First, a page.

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Do Dual-Class Stocks Make for Second Class Shareholders?


Twenty dual-class IPOs occurred in the US last year, up from only a dozen in 2010. In the S&P 500 (INDEXSP:.INX), forty companies employ this structure.

Investors can't claim they were caught unawares on the dual-stock provision. Indeed, when originally adopting the set-up in November 2009, Facebook explicitly said it was doing so "because existing shareholders wanted to maintain control over voting on certain issues."

By creating a second class of Class "B" stock, each carrying ten votes, founder Mark Zuckerberg manages to command almost 60% of the company's voting power while owning well under 30% of its equity. In fact, his authority is so absolute that it even extends to the afterlife, likely a long way off for someone born only in 1984. (1984 author George Orwell could have been addressing dual-stock formats when he warned that, while everyone is ostensibly equal, some are clearly "more equal than others.")

In high tech, imitation is often the sincerest form of flattery and others in the space that employ duals include Yelp Inc. (NYSE:YELP) -- down 16.8% last week -- and Groupon (NASDAQ:GRPN), off 36% to its lowest level ever in the same period. Groupon's founders, who cashed out nearly $1 billion in stock before the company's IPO, own 100% of the Class "B" shares and thus a clear majority of voting rights. Again, its intentions were made crystal clear at the outset. "This concentrated control will limit your ability to influence corporate matters and, as a result, we may take actions that our stockholders do not view as beneficial," the company wrote in its annual SEC report. Still, disgruntled investors unable to evict a CEO seen swilling beer while accounting restatements were raging on his watch will likely find this heads-up cold comfort.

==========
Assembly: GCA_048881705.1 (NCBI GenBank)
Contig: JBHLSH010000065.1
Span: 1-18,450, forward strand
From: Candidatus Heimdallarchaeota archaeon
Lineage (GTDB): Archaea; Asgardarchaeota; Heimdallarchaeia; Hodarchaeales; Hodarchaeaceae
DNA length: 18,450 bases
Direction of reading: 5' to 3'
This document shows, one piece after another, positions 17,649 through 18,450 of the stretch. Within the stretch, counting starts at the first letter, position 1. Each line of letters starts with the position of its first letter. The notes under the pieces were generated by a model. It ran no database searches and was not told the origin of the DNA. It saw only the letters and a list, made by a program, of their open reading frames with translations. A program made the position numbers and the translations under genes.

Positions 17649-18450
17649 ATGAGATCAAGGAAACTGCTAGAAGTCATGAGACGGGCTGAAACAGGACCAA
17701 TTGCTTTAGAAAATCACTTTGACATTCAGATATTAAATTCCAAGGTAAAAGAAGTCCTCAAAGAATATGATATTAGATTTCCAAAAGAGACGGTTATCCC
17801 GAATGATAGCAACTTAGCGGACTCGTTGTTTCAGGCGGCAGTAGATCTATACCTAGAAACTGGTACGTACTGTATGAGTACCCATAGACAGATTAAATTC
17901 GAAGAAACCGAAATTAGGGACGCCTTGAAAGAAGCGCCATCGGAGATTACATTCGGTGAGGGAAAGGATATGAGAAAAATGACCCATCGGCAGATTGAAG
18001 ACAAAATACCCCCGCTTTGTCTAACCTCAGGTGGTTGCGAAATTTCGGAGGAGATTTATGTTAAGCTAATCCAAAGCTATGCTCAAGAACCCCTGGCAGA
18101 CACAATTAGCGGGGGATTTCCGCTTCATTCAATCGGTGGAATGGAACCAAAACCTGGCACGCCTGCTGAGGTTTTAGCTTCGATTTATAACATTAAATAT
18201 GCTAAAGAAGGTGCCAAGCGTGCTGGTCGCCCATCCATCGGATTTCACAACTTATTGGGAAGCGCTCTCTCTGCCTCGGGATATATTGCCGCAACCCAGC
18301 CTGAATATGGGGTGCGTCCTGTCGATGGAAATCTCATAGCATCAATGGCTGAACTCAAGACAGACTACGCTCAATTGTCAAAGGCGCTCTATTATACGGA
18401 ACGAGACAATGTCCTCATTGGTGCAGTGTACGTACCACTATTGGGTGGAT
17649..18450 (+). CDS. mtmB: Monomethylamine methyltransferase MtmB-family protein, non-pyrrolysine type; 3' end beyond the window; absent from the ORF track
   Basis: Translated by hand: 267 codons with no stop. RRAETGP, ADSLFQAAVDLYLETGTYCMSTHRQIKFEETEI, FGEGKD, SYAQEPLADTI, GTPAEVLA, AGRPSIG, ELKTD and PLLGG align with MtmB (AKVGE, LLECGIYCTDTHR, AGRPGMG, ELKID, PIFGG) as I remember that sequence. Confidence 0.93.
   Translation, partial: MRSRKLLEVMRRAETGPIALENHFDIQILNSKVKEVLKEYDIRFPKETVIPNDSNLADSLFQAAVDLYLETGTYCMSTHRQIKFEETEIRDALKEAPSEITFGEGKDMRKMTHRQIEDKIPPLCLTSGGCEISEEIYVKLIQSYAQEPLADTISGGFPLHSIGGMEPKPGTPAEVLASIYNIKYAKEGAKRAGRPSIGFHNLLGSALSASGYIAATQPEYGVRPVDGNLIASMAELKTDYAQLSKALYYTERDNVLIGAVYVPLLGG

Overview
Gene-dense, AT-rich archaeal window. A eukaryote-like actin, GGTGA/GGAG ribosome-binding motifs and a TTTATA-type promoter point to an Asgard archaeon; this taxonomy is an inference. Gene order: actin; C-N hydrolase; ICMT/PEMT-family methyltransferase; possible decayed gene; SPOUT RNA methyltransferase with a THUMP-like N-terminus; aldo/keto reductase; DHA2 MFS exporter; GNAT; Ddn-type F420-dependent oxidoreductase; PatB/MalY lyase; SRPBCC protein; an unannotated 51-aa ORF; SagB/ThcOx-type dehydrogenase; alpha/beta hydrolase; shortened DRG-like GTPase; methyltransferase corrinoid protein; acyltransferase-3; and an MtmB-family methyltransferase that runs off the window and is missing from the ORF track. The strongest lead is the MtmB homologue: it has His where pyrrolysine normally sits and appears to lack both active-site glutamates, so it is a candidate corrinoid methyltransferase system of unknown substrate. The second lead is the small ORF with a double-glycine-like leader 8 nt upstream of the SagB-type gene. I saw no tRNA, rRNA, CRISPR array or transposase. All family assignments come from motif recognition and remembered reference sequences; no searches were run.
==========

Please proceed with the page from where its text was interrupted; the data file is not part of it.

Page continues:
Other peers with similar structures are LinkedIn (NYSE:LNKD) and Zynga (NASDAQ:ZNGA), which went one better with its three-tier configuration in which CEO Mark Pincus owns all Class "C" common shares carrying 70 votes apiece.
No positions in stocks mentioned.
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